We’ve all given at least a little thought to “Bohemian Rhapsody.” I myself happen to have given it more than a little, since I and all my classmates had to learn the song and sing it together back in seventh-grade music class. But I haven’t given it as much thought as music Youtuber Polyphonic, whose exegesis “The True Meaning of Bohemian Rhapsody” appears above. “The apex of the 1970s rock experiment,” Queen’s six-minute rock epic “somehow manages to take the transformative structure of progressive rock and shove it into a form that could be a radio rock staple and sell out arenas worldwide.” It also delivers “an operatic breakdown, a legendary guitar solo, and iconic lyrics that perfectly walk the line between grounded and cryptic.”
Like all the best lyrics — and especially all the best lyrics of elaborately produced 1970s rock — the words to “Bohemian Rhapsody” invite all manner of readings. Polyphonic opts to take the concept of reading more literally, visually rendering his interpretation of the song through a set of tarot cards.
Within this traditional framework, he makes the thoroughly modern choice of grounding these often fantastical- or even bizarre-sounding lyrics in the sexual identity of Queen’s lead singer. Born in Zanzibar to a conservative Indian family, the boy who would become Freddie Mercury would have had more than one reason to feel out of place in the world. Do we have here an artistic sublimation of his personal isolation, alienation, and self-reinvention?
When it was released in 1975, “Bohemian Rhapsody” met with a critical reception here and there impressed, but on the whole indifferent or perplexed. Perhaps the song was simply too much, not just musically but culturally: it draws in a seemingly haphazard manner from the realms of cowboys, of opera, of Christianity, and of much else besides. But to Polyphonic, all these elements reflect the central theme of Mercury’s survival in and ultimate defiance of a hostile world. “In the end,” his character realizes, “people’s minds are not going to change, and his own identity isn’t going to change, so there’s no use hanging on in fear. Armed with this knowledge, Freddie Mercury completes his magnificent transformation and ascends to rock godhood.” Such an interpretation was far from my own mind in middle school, admittedly, but there were no doubt other students who could feel the powerful inspiration this sonic spectacle continues to offer.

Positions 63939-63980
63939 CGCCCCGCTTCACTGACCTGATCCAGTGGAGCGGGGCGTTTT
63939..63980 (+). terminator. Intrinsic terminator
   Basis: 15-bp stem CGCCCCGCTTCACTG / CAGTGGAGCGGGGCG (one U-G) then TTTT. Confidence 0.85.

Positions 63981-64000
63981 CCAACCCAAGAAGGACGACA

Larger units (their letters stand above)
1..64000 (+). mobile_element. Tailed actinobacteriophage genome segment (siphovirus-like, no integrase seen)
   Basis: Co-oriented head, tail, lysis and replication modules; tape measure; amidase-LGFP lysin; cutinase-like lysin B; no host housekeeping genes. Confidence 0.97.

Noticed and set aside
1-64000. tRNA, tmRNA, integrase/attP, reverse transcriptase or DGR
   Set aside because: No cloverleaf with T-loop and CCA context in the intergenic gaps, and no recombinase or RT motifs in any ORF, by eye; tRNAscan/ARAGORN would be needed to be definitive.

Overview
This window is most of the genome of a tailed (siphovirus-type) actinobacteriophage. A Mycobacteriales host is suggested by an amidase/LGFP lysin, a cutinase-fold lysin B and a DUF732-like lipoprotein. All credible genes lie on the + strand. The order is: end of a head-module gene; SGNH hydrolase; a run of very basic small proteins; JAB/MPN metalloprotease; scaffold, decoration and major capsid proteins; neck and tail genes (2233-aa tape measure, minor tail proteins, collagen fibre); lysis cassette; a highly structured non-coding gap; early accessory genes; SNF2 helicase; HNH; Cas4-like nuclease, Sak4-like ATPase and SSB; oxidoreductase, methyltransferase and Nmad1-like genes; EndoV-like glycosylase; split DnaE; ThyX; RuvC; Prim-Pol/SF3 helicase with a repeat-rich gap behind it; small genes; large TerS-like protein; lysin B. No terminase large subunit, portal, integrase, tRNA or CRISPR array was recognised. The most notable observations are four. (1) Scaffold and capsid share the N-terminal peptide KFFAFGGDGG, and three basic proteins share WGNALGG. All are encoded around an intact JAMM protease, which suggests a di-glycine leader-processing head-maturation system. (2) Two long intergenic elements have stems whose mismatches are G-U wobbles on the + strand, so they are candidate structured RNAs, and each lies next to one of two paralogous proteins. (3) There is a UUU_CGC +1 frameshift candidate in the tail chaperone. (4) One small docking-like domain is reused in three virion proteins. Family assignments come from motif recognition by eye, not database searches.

The Making of “Bohemian Rhapsody”: Take a Deep Dive Into the Iconic Song with Queen’s 2002 Mini Documentary
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Based in Seoul, Colin Marshall writes and broadcasts on cities and culture. His projects include the book The Stateless City: a Walk through 21st-Century Los Angeles and the video series The City in Cinema. Follow him on Twitter at @colinmarshall or on Facebook.